Washington, D.C. - Responding to escalating construction activity at the site of the Flight 93 National Memorial, donors have boosted the pace of giving to help build the memorial. Since April 1, donors have given $100,000 to the memorial campaign. These donations – part of more than $17 million raised toward the $30 million goal for private contributions – will help complete the only National Park unit devoted to the events of September 11, 2001.
The memorial is dedicated to the 40 passengers and crew of United Flight 93 who on September 11, 2001 fought terrorists to take control of the plane, diverting it from its intended target of Washington, DC. It crashed instead into the remote fields of Shanksville, approximately 80 miles outside Pittsburgh.
“Once people see the tremendous progress at the memorial site, either by visiting or by viewing photos online, many have become inspired to do their part to help finish the job. With programs like our Range Resources Memorial Match and the ability to text your donation on a cell phone, there are many ways to help fund the memorial. Every dollar counts. We ask people to continue visiting www.honorflight93.org to find out how they can be part of this historic effort to honor the heroes of Flight 93,” said King Laughlin, campaign manager, Flight 93 National Memorial Campaign.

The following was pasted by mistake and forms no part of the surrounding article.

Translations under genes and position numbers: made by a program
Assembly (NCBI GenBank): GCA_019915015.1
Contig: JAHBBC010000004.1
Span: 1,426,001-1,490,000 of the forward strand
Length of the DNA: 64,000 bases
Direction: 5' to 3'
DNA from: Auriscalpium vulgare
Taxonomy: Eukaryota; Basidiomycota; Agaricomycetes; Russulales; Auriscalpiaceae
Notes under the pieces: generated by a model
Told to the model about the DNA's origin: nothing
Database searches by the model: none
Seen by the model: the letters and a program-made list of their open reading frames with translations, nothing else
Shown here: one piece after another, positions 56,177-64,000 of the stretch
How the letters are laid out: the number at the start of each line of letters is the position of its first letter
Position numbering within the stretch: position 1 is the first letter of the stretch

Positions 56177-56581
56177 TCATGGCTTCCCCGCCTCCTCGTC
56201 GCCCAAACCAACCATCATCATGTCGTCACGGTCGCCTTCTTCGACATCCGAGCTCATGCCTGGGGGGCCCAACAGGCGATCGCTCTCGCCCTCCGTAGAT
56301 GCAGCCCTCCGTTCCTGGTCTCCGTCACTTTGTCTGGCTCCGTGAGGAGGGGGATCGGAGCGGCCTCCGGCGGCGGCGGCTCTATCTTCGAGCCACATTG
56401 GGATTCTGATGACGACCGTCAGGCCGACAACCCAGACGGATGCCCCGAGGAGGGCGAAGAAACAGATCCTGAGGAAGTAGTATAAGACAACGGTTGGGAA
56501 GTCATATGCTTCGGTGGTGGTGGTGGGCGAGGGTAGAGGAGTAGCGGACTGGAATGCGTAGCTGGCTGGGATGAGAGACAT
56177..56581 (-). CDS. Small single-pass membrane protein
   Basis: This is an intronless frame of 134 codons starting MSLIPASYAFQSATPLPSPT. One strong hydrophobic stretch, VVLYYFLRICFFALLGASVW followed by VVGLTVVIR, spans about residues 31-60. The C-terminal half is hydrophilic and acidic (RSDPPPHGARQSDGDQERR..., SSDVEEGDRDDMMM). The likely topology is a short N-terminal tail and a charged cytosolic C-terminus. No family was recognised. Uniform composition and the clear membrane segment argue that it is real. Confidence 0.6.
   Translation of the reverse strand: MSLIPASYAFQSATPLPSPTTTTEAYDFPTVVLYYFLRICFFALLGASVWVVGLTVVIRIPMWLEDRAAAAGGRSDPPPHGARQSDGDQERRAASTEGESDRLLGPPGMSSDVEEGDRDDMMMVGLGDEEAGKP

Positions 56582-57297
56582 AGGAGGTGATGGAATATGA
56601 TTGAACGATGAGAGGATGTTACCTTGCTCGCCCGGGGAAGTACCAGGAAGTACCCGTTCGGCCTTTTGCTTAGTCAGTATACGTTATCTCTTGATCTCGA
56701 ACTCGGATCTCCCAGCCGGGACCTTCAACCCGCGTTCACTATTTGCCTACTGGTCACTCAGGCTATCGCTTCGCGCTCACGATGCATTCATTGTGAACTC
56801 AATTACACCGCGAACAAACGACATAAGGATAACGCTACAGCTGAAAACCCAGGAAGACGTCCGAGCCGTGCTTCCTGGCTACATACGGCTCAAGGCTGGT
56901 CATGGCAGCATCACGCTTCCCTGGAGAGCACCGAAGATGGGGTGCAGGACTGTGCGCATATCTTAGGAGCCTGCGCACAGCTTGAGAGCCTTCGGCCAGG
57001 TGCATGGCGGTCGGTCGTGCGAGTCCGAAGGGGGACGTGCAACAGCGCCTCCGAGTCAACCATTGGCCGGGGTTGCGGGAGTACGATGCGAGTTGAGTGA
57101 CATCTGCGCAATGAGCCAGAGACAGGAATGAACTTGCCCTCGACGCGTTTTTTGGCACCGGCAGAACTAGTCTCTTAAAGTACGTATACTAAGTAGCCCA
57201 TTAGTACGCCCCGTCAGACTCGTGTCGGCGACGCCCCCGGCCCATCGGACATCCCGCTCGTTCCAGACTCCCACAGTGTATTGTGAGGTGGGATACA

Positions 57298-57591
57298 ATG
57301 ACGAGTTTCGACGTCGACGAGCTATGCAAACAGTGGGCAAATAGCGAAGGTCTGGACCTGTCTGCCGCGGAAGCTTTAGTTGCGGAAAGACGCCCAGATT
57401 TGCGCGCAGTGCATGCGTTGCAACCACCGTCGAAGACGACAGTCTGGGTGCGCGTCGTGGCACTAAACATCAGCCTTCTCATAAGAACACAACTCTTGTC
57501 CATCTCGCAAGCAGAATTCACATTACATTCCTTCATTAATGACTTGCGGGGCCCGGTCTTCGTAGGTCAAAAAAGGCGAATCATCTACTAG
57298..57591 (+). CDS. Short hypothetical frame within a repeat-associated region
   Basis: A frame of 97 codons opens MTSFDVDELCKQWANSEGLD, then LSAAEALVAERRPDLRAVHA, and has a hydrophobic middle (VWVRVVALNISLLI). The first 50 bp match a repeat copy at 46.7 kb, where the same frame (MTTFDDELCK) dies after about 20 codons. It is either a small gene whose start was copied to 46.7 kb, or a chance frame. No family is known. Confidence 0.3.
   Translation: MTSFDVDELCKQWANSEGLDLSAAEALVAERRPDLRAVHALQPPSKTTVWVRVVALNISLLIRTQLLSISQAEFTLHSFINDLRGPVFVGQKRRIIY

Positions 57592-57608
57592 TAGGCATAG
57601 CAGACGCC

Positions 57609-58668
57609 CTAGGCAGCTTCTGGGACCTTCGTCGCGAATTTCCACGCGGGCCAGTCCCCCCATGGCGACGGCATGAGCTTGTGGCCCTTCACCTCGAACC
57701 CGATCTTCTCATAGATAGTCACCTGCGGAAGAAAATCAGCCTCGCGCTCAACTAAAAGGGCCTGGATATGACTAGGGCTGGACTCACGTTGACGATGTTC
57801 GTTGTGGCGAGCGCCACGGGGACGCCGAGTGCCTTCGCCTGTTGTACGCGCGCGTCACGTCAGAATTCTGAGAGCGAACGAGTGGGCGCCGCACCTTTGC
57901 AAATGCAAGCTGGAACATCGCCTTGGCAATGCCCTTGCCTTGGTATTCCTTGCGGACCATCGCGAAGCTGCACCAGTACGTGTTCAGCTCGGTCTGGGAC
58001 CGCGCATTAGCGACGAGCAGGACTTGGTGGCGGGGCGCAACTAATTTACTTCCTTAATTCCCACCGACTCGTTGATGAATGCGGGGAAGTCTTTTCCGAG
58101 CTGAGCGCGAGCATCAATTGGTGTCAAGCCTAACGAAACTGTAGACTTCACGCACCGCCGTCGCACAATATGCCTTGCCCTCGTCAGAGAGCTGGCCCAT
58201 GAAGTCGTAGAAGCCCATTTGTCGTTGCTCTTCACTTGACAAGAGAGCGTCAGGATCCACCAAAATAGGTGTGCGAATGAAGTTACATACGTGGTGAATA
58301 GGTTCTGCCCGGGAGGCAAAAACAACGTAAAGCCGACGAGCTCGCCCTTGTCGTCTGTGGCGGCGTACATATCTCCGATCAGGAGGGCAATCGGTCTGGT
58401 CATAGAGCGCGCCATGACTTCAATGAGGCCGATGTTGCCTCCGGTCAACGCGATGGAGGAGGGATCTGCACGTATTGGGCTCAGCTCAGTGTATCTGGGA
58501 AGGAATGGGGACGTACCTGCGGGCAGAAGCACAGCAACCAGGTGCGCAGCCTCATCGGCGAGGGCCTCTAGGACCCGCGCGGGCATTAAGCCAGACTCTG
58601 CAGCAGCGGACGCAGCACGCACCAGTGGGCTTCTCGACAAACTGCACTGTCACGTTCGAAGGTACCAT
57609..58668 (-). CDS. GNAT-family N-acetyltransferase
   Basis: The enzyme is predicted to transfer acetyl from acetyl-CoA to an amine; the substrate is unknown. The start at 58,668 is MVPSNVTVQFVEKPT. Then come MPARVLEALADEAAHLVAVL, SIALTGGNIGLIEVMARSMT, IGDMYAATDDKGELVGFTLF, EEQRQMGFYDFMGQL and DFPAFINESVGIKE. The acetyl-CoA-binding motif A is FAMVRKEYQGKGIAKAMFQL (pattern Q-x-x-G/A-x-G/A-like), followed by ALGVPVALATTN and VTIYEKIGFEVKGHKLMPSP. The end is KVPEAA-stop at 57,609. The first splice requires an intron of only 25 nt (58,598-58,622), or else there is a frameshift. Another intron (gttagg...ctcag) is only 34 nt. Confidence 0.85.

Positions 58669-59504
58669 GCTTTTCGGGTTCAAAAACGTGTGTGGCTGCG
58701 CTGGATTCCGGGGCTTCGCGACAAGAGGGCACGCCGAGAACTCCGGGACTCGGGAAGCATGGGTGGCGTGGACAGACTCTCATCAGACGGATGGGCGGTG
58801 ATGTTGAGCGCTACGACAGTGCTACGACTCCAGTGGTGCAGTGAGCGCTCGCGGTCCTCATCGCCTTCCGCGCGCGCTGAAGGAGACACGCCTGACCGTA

“The Flight 93 families are gratified that people from all over the world want to do their part to help build the memorial. The Flight 93 National Memorial will not only be a tribute to our loved ones, it will be an important educational facility that will teach the Flight 93 story, including the days following September 11, to generations to come. We thank those who gave and hope that people will continue to be generous,” said Gordon Felt, president, Families of Flight 93.
More than 60,000 donors – both large and small from across the nation and around the world – have donated toward the goal of raising $30 million in private contributions. Another $16 million in public funding – including both federal and state funds – has already been received to help fund the estimated $58 million cost of the memorial’s first phase.
About the Flight 93 National Memorial
On Sept. 24, 2002, Congress passed the Flight 93 National Memorial Act. The Act created a new national park unit to commemorate the passengers and crew of Flight 93 who, on Sept. 11, 2001, courageously gave their lives thereby thwarting a planned attack on our nation’s capital. The memorial is outside Shanksville, Pennsylvania, where Flight 93 crashed with the loss of its 40 passengers and crew. The memorial will include the final resting places of the heroes as well as visitor facilities and related infrastructure. For more information on how to contribute to the memorial, please visit www.honorflight93.org.